gusset

(Source: youtube.com)

'Family cycling holiday bro?!'  (via https://twitter.com/BrutusWatts/status/522021024716849152)
jtotheizzoe:

Physics That Resonates With Everyone
Chladni patterns mix sound with science
In the late 18th century, musician and scientist Ernst Chladni demonstrated the two-dimensional vibration of a flat plane caused by certain sound waves. Following in the footsteps of Robert Hooke, Chladni drew a rosined bow across the edge of a sand-covered metal plate. When the bow created certain frequencies of vibration, the beautiful patterns above were formed.
When sound travels through a solid medium like a metal plate, certain frequencies will produce resonance. Resonance is the property of a given material to vibrate easily and vigorously at specific frequencies, and the patterns created in Chladni’s experiments represent the nodes between intersecting two-dimensional waves. Every solid material from wood to glass to metal to buildings to our inner ear membranes have a set of frequencies that will cause these resonant vibrations.
Today we use these kind of vibrations to perfect the acoustics of instruments like guitars and violins, and we even see their relatives in the standing waves that underly electron orbitals.
Check out this video for more. Got a violin bow? Try it yourself!

jtotheizzoe:

Physics That Resonates With Everyone

Chladni patterns mix sound with science

In the late 18th century, musician and scientist Ernst Chladni demonstrated the two-dimensional vibration of a flat plane caused by certain sound waves. Following in the footsteps of Robert Hooke, Chladni drew a rosined bow across the edge of a sand-covered metal plate. When the bow created certain frequencies of vibration, the beautiful patterns above were formed.

When sound travels through a solid medium like a metal plate, certain frequencies will produce resonance. Resonance is the property of a given material to vibrate easily and vigorously at specific frequencies, and the patterns created in Chladni’s experiments represent the nodes between intersecting two-dimensional waves. Every solid material from wood to glass to metal to buildings to our inner ear membranes have a set of frequencies that will cause these resonant vibrations.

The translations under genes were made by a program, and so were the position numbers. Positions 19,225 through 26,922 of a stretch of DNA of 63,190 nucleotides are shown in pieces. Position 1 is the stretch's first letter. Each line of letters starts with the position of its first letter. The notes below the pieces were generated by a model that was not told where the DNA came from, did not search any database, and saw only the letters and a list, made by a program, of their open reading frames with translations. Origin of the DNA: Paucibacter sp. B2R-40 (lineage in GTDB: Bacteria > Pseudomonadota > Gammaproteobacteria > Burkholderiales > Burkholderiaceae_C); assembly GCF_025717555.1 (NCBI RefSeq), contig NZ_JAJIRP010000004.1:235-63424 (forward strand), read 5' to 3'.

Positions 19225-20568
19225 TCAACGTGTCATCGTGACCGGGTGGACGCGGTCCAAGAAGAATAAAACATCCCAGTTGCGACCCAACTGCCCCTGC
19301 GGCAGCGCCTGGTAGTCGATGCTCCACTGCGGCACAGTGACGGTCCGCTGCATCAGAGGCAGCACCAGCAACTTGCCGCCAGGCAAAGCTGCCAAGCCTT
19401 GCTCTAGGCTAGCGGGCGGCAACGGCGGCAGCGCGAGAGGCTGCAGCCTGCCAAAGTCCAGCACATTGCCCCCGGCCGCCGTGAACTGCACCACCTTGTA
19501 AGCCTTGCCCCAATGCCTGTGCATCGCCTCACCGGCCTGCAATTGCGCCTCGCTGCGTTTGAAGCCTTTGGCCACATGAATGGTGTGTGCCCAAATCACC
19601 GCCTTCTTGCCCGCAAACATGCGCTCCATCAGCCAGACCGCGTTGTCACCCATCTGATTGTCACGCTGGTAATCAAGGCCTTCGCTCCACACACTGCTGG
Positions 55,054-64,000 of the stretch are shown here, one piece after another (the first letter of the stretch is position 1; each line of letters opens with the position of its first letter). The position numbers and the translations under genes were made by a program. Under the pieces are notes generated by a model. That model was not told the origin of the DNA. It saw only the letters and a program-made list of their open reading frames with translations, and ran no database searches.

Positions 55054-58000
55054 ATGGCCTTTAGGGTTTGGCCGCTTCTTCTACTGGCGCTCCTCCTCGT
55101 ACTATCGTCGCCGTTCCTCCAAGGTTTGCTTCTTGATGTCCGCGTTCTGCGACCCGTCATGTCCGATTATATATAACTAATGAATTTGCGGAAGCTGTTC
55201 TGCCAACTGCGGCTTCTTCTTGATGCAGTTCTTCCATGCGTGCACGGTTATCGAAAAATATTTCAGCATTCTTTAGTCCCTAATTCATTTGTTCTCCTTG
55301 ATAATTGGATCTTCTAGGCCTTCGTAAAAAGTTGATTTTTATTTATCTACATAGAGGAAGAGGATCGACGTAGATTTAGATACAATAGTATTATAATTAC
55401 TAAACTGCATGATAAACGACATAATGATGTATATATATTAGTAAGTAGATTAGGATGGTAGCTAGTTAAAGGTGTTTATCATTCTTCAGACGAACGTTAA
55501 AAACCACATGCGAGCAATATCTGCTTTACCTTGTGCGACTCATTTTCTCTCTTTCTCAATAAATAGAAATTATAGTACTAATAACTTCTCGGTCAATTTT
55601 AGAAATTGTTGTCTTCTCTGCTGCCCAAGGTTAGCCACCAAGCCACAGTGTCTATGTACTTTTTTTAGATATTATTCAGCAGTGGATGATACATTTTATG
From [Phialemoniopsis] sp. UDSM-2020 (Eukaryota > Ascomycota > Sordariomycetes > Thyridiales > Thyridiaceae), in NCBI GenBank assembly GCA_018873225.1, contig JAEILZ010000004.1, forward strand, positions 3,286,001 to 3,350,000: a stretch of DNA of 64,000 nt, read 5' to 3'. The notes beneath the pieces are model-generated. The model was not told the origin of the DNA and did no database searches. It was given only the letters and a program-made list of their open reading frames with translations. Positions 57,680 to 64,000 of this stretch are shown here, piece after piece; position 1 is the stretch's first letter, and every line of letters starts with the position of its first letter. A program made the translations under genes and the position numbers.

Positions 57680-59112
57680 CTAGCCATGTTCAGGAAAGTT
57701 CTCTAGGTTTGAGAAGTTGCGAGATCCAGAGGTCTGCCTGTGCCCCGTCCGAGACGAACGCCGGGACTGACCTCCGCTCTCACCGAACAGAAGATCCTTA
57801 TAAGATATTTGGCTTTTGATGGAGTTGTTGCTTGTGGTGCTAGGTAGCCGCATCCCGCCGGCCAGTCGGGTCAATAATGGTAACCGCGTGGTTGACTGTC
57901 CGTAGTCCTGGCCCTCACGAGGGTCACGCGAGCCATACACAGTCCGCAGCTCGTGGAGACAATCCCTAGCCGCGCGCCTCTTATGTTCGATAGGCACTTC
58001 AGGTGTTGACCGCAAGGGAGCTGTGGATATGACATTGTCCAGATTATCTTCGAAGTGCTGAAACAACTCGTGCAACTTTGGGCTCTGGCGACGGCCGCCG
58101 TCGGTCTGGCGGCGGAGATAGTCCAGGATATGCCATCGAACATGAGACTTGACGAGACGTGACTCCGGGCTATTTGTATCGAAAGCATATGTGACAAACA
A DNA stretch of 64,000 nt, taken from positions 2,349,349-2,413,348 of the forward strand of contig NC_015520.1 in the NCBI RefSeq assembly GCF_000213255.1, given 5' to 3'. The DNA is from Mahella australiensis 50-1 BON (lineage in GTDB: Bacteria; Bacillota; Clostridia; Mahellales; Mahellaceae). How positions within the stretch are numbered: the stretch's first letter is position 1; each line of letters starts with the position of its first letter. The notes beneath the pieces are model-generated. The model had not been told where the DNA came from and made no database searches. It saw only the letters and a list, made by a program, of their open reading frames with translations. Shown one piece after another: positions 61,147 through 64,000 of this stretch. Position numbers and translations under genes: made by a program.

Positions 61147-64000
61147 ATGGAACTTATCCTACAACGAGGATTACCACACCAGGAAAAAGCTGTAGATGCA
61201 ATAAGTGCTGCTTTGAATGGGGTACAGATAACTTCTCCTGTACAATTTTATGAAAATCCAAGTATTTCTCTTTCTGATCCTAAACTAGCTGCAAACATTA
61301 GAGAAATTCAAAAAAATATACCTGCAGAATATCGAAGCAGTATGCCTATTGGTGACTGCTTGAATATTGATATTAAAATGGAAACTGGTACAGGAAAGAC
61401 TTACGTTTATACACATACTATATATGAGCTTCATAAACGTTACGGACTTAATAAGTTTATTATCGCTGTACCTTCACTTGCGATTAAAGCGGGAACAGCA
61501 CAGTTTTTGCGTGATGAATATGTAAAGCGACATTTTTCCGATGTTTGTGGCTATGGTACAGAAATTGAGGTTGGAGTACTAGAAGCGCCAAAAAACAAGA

Today we use these kind of vibrations to perfect the acoustics of instruments like guitars and violins, and we even see their relatives in the standing waves that underly electron orbitals.

Check out this video for more. Got a violin bow? Try it yourself!

(via BBC - Podcasts and Downloads - Boston Calling)

"The first person to be diagnosed with Ebola in the United States has died. Now, at least one African immigrant is finding herself on the defensive. We’ll meet that young Liberian-American, and learn how she’s trying to remain focused on the crisis back home. Also on this edition, another immigrant recalls some early fashion lessons from her teenage class-mates. And, we’ll hear from you—our listeners—about whether the world is actually becoming a more peaceful place. Plus, a trip to Alcatraz Island to tour an unprecedented new exhibit by the Chinese artist Ai Weiwei. We’ll learn how English became the language of science. And— from the Beyonce horse fly to the George Bush beetle—we’ll find out how new species get their familiar names."

13MB MP3: http://downloads.bbc.co.uk/podcasts/worldservice/boston/boston_20141011-0530a.mp3

(via BBC - Podcasts and Downloads - Boston Calling)

"The first person to be diagnosed with Ebola in the United States has died. Now, at least one African immigrant is finding herself on the defensive. We’ll meet that young Liberian-American, and learn how she’s trying to remain focused on the crisis back home. Also on this edition, another immigrant recalls some early fashion lessons from her teenage class-mates. And, we’ll hear from you—our listeners—about whether the world is actually becoming a more peaceful place. Plus, a trip to Alcatraz Island to tour an unprecedented new exhibit by the Chinese artist Ai Weiwei. We’ll learn how English became the language of science. And— from the Beyonce horse fly to the George Bush beetle—we’ll find out how new species get their familiar names."

13MB MP3: http://downloads.bbc.co.uk/podcasts/worldservice/boston/boston_20141011-0530a.mp3

'Nah, nah mate. I think you've got your wires crossed!'  (via https://twitter.com/BrutusWatts/status/521966593082159104)

'Nah, nah mate. I think you've got your wires crossed!' (via https://twitter.com/BrutusWatts/status/521966593082159104)

(via BBC Academy - Technology - Digitising the BBC archive)

Click through for video. 
[possibly UK only]

(via BBC Academy - Technology - Digitising the BBC archive)

Click through for video.
[possibly UK only]

(Source: youtube.com)

(Source: vimeo.com)